Diffuse Panbronchiolitis Preceding Ulcerative Colitis

11 Nov

Diffuse Panbronchiolitis Preceding Ulcerative ColitisExtraintestinal manifestations of ulcerative colitis are common, occurring in up to 45 percent of patients, and include uveitis, arthritis, skin lesions, and liver disease. In contrast, pulmonary involvement in ulcerative colitis is very uncommon, having been reported in only three of 1,400 patients (0.21 percent) with inflammatory bowel disease. However, a variety of bronchopulmonary disorders has been associated with ulcerative colitis, including bronchiectasis, pleural effusions, apical fibrosis, and pulmonary vasculitis. When present, bronchopulmonary manifestations of ulcerative colitis usually follow the onset of intestinal symptoms and may actually present many years after proctocolectomy for ulcerative colitis. To expand the clinical spectrum of ulcerative colitis-associated lung disease, we describe a patient with panbronchiolitis associated with ulcerative colitis whose lung disease preceded the onset of bowel symptoms by five years. The two distinctive aspects of this case include the association between panbronchiolitis and ulcerative colitis, as well as the onset of pulmonary symptoms prior to bowel manifestations. www.cheap-asthma-inhalers.com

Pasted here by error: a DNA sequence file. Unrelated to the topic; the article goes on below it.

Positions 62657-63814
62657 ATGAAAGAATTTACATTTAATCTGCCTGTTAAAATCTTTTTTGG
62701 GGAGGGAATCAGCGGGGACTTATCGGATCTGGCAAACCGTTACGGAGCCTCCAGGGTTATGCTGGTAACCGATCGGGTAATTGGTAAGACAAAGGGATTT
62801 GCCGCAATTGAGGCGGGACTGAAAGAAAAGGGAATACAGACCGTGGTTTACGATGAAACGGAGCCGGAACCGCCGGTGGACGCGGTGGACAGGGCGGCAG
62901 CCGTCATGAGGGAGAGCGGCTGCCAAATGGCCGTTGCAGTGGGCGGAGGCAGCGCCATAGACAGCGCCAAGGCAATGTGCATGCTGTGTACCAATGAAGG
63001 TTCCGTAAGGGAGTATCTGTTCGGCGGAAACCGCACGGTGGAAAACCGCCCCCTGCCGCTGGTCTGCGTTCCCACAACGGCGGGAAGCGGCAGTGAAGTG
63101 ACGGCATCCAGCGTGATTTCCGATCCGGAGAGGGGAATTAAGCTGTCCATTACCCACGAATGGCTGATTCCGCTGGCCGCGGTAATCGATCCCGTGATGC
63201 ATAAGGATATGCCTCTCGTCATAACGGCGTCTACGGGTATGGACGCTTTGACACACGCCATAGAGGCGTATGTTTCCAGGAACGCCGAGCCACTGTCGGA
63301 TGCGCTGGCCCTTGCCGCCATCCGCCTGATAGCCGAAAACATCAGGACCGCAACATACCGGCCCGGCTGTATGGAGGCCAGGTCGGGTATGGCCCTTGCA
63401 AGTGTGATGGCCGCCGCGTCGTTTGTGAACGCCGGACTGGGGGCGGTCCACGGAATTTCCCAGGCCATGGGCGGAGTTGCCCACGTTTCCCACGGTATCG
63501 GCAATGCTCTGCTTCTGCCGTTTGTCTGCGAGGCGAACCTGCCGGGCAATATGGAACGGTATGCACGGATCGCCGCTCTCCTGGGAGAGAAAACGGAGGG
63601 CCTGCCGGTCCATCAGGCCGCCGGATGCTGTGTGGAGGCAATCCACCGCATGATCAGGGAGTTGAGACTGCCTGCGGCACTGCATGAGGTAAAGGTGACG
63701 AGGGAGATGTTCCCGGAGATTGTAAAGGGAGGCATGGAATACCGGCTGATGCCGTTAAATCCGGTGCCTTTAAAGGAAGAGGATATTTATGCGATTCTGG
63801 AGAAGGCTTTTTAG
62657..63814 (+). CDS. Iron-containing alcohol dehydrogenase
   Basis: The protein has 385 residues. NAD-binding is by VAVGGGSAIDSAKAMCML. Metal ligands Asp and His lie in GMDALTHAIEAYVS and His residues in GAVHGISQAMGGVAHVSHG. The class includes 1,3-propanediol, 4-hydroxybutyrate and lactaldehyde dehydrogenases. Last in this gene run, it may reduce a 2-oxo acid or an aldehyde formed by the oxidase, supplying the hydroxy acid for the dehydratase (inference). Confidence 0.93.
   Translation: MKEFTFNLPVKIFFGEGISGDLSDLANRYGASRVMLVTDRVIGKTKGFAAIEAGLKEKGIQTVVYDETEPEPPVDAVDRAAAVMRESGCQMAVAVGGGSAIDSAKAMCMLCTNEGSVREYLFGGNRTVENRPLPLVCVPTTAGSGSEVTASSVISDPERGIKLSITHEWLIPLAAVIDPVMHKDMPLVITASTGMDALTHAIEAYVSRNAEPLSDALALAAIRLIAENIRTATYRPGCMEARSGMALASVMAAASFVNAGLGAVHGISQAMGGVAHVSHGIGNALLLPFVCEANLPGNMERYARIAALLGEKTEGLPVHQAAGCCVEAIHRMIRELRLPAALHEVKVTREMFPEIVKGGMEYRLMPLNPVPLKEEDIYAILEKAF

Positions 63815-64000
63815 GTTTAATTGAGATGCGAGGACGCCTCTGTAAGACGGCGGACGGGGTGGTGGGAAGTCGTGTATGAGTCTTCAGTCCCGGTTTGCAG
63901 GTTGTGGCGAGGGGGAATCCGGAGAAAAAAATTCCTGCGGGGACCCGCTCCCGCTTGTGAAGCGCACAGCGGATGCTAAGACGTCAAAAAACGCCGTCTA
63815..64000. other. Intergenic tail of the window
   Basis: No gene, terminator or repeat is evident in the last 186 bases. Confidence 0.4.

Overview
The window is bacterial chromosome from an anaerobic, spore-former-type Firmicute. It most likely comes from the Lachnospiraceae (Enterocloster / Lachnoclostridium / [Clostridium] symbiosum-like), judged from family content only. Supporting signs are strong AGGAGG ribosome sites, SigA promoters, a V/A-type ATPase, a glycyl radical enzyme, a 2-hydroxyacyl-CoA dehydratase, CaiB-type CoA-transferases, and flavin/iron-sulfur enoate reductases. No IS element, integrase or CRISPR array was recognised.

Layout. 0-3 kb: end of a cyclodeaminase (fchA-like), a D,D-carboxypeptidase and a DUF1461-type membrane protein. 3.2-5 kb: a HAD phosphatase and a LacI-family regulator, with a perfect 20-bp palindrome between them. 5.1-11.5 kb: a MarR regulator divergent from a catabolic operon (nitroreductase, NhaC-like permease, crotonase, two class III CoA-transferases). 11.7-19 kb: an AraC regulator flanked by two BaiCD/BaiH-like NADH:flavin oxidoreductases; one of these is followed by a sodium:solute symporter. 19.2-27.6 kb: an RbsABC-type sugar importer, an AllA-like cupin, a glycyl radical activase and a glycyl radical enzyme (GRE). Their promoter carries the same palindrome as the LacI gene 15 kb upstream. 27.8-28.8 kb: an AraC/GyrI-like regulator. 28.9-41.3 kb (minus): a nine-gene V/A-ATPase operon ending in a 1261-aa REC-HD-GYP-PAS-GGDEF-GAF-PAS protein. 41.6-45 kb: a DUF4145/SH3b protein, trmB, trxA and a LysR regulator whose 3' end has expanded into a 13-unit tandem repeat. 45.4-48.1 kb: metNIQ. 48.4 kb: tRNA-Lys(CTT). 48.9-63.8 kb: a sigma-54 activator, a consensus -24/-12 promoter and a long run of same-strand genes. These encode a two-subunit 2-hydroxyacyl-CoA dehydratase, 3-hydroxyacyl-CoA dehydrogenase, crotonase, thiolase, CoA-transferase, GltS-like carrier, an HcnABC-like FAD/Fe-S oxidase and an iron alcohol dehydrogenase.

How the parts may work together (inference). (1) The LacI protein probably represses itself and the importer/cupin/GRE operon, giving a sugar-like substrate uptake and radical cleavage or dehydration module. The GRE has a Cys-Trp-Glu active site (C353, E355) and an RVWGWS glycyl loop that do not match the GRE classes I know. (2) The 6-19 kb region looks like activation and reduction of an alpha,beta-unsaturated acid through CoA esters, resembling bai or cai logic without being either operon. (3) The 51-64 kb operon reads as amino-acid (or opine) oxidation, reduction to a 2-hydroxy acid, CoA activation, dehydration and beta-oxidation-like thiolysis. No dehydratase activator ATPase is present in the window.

Case Report
A 25-year-old man, a nonsmoker, was first admitted to the Cleveland Clinic Hospital in July 1987 for a total proctocolectomy, following three years of persisting abdominal cramps and bloody diarrhea refractory to therapy with high doses of prednisone and azulfidine. Previous colonoscopic biopsy had shown ulcerative colitis. An initially unexplained pulmonary disease had begun in 1979, five years prior to his initial intestinal complaints. Pulmonary symptoms consisted of congestion, dyspnea, and cough productive of copious purulent sputum. Early evaluation of his pulmonary symptoms included a nondiagnostic bronchoscopy, and initial empiric therapy with prednisone controlled his symptoms completely, although reduction in the prednisone dose below 10 mg/day resulted in a relapse of cough, phlegm, and dyspnea. He was referred to the Mayo Clinic in August 1982 for initial pulmonary evaluation, when physical examination results revealed diffuse wheezing and rales.